Interacting electrons in one dimension (1D) are governed by the Luttinger liquid (LL) theory in which excitations are fractionalized. Can a LL-like state emerge in a 2D system as a stable zero-temperature phase? This question is crucial in the study of non-Fermi liquids. A recent experiment identified twisted bilayer tungsten ditelluride (tWTe2) as a 2D host of LL-like physics at a few kelvins. Here we report evidence for a 2D anisotropic LL state down to 50 mK, spontaneously formed in tWTe2 with a twist angle of ~ 3o. While the system is metallic-like and nearly isotropic above 2 K, a dramatically enhanced electronic anisotropy develops in the millikelvin regime. In the anisotropic phase, we observe characteristics of a 2D LL phase including a power-law across-wire conductance and a zero-bias dip in the along-wire differential resistance. Our results represent a step forward in the search for stable LL physics beyond 1D.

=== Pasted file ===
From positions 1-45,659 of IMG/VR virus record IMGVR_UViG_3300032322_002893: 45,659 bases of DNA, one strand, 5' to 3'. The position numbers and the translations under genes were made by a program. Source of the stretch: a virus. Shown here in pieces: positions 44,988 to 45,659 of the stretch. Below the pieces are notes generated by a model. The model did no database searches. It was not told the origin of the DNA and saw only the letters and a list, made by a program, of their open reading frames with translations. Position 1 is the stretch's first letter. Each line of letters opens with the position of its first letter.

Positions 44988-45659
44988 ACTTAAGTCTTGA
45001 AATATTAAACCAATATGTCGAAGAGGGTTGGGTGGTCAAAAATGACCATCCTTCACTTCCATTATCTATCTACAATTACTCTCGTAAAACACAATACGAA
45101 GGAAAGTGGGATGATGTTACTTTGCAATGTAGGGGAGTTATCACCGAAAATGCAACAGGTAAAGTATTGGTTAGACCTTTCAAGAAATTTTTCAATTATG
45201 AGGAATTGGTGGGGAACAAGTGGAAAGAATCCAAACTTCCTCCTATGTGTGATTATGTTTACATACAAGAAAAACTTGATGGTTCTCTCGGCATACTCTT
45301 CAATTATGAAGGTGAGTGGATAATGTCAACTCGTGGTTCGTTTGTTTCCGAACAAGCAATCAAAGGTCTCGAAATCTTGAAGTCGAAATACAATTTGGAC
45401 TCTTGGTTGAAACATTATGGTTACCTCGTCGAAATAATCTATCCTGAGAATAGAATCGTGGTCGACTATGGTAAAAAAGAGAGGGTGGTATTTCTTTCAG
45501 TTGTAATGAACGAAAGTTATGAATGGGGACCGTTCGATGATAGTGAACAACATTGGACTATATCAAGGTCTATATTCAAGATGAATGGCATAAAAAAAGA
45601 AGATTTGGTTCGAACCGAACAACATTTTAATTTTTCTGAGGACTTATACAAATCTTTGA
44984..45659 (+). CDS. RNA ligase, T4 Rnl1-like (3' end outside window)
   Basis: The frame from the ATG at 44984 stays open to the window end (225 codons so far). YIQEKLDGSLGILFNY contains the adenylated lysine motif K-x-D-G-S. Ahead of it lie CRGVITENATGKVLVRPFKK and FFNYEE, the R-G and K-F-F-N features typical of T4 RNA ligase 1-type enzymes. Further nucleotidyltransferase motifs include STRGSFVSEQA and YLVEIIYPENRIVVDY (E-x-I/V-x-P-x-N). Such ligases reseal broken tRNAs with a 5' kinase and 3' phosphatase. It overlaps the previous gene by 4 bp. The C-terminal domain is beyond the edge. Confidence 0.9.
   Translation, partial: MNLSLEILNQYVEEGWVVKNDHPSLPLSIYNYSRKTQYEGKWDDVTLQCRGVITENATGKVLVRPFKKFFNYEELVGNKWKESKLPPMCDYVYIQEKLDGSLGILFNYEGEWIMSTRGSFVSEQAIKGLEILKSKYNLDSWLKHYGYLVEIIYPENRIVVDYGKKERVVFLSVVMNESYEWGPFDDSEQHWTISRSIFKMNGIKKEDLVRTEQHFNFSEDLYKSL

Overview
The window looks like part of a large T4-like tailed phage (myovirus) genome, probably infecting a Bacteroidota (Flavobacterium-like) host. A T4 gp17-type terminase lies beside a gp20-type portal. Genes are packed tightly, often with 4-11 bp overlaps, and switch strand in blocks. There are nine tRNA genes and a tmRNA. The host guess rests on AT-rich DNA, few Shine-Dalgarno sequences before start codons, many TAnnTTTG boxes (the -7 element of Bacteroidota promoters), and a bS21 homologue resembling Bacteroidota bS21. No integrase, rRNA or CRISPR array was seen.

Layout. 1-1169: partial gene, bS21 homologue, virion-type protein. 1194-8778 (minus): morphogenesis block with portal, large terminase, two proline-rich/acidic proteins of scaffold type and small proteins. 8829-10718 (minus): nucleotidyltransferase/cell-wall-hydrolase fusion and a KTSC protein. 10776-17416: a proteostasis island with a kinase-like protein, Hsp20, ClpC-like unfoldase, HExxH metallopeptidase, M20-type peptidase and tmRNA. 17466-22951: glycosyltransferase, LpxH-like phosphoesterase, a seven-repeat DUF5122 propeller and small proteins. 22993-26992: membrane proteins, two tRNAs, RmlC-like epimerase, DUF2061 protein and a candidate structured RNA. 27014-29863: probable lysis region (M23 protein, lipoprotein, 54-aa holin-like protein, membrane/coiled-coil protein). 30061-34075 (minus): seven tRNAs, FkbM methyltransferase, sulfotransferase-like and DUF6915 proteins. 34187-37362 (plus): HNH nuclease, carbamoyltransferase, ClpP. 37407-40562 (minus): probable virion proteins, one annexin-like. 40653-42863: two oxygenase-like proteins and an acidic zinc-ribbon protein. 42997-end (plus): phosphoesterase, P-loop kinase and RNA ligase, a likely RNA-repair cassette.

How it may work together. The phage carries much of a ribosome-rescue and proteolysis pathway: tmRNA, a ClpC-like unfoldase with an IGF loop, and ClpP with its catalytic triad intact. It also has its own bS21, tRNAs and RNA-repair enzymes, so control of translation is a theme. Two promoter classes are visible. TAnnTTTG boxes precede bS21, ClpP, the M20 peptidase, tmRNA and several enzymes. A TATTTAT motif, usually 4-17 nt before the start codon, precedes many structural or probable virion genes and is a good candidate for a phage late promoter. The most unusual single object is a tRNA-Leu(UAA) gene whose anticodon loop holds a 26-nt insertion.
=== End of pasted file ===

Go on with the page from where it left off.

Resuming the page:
All Science Journal Classification (ASJC) codes
- General Physics and Astronomy
- General Chemistry
- General Biochemistry, Genetics and Molecular Biology